To avoid rejection, you need to consider some very important points. Here are three reasons your CV is being rejected and what you can do about it.

1. It’s too generic

One of the main reasons why an employer has to reject so many CVs is because the job seeker fails to prove why they should be hired. It is the job of the CV writer to present the right information, and not the job of the hiring manager to have to find it.

Far too many CVs offer everything the job seeker has done and can do, but that isn’t what the employer is looking for. When the hiring manager picks up a CV they want to see how that person fits into the role and the company. Do they have the right skills? Do they have the right qualifications? Have they got any direct work experience? Are there any transferable skills?

Top tip: the employer doesn’t want your entire career history!

So rather than write what is called a ‘generic CV’ you should instead take a more ‘tailored’ approach. Writing only one CV might seem like the normal thing to do, but we can confirm that it isn’t – unless you are only applying for one job of course! You need to write a new CV each and every time you apply – even if the role is the same.

Why should I write a new CV for each employer?

Every employer is different, and it’s your job as the CV writer to recognise their unique differences and write a CV accordingly. Start with the job advert and the skills, experience and qualifications requested. Your aim is to try and match the requirements as closely as possible, and leave everything else out (if possible). This doesn’t mean that you remove everything that isn’t relevant, and instead focus and expand upon what’s important.

By tailoring your CV to the job specification you are more likely to get through to the interview stage. The employer will be impressed that you have taken the time and initiative to read the job advert and recognise their needs. Not only that, but you’ve proven that you are the right person for the job.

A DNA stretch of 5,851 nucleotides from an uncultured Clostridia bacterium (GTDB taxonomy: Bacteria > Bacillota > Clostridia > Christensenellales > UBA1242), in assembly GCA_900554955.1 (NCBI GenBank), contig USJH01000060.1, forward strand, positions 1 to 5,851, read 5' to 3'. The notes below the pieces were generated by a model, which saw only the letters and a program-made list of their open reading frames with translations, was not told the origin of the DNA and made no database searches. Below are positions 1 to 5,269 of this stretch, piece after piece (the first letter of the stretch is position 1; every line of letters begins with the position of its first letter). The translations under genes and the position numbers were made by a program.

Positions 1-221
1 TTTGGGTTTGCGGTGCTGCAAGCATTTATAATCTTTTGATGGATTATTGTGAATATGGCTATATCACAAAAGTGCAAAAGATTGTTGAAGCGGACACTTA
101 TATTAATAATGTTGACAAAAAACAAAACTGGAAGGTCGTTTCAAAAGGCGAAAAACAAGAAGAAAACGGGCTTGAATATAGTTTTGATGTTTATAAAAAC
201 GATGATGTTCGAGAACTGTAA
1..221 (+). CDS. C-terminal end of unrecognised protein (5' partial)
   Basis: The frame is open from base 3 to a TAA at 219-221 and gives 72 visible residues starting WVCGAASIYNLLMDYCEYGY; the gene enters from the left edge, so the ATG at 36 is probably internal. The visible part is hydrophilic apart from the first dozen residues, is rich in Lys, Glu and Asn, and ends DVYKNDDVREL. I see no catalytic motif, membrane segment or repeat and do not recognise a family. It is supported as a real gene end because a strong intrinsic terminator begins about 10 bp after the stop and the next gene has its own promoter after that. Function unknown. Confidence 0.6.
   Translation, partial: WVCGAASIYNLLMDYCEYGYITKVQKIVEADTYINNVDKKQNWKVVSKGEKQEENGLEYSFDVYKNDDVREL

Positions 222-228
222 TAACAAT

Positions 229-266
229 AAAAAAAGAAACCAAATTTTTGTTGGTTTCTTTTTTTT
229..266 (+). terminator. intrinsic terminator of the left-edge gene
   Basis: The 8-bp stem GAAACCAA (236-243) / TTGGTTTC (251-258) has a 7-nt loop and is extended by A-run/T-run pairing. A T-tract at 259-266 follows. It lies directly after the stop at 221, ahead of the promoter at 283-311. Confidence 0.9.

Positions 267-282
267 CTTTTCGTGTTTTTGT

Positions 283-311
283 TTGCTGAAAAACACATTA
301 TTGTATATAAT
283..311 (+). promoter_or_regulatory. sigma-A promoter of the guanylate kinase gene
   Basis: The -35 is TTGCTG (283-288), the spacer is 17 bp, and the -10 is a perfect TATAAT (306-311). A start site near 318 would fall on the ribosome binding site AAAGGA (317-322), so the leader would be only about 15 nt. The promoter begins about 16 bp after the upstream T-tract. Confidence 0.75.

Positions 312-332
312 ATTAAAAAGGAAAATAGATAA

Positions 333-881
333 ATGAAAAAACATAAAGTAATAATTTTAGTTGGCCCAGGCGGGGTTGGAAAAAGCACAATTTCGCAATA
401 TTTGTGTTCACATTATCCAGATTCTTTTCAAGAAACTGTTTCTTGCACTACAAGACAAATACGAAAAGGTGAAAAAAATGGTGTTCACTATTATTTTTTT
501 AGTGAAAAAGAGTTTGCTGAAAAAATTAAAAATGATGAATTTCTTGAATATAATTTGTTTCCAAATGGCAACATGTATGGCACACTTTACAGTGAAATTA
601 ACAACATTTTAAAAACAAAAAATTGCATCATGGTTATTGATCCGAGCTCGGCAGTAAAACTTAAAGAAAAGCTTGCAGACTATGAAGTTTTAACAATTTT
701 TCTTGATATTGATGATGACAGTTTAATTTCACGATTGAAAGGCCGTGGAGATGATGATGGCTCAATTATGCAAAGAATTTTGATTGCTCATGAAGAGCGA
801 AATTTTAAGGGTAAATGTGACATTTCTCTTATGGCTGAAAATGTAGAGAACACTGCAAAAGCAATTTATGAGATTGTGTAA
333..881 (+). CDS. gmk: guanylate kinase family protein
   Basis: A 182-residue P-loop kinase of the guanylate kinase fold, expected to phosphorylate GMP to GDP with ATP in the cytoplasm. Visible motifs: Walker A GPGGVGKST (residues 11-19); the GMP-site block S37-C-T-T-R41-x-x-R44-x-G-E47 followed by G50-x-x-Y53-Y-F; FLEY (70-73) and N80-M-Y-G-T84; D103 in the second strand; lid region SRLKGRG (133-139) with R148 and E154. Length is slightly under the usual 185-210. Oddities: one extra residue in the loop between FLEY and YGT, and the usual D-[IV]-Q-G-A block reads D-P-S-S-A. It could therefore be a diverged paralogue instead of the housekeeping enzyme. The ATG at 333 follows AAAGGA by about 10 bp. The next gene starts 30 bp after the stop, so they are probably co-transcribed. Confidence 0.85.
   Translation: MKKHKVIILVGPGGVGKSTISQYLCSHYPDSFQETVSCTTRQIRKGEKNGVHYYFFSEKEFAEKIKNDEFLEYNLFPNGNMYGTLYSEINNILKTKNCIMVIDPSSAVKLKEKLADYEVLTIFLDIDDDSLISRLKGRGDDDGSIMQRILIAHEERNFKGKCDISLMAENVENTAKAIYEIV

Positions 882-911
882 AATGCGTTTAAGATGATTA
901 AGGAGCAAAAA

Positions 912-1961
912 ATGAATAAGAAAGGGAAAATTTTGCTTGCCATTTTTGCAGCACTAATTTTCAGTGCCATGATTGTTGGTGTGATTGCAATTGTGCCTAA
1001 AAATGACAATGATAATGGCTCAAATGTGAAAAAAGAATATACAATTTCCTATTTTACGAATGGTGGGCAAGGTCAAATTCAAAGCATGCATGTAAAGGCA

2. It contains a mistake

Did you know that the most popular reason why a CV is rejected is because of a spelling mistake? It’s true, and whilst it would be easy to assume that your word processing software will catch any spelling or grammatical errors, you’d be wrong!

You cannot rely on your laptop to correct mistakes, and your own diligence will be far more successful. This doesn’t mean to say you shouldn’t press the ‘spell checker’ button, but in addition you should check it yourself.

Why do employers reject CVs from one little mistake?

Even though you may think it’s harsh to reject a candidate because of one small spelling mistake, it is actually quite understandable. The employer is looking for someone who is diligent, accurate, and professional. A spelling mistake demonstrates that the job seeker is none of the above, otherwise the mistake wouldn’t be there!

Get someone else to check your CV before you apply, as that will further guarantee an error free application. Don’t forget that a ‘CV error’ also comes down to your layout, spacing, font style and size, and anything else related to presentation. Everything needs to be perfect!

3. There are no performance indicators

Let’s face it, anyone can write a CV that lists the skills required – but that doesn’t mean to say they are still good at their job. The employer is looking for two main things when they read a CV:

  1. Have they got the skills and qualifications required?
  2. Can or will they perform well in the role?

Don’t fall into the trap of simply listing all your skills. The employer wants to know that you have a proven track record, and that you can ‘walk the walk’. Providing an indication of your past performances is just as important as listing your credentials.

How can I prove I can do what I say to a high level?

Proving to the employer that you are a great catch requires you to be bold in your CV. Don’t be shy about your achievements, and let them know how great you are with actual facts. What you write on your CV will greatly depend on your chosen career. Here are a few examples of what you could use:

  • Revenue
  • Sales
  • Targets met
  • Patients cared for
  • Customer service examples
  • Accolades – rewards, awards and internal competitions
  • Stats, figures, charts, graphs
  • Portfolio of your work – physical or online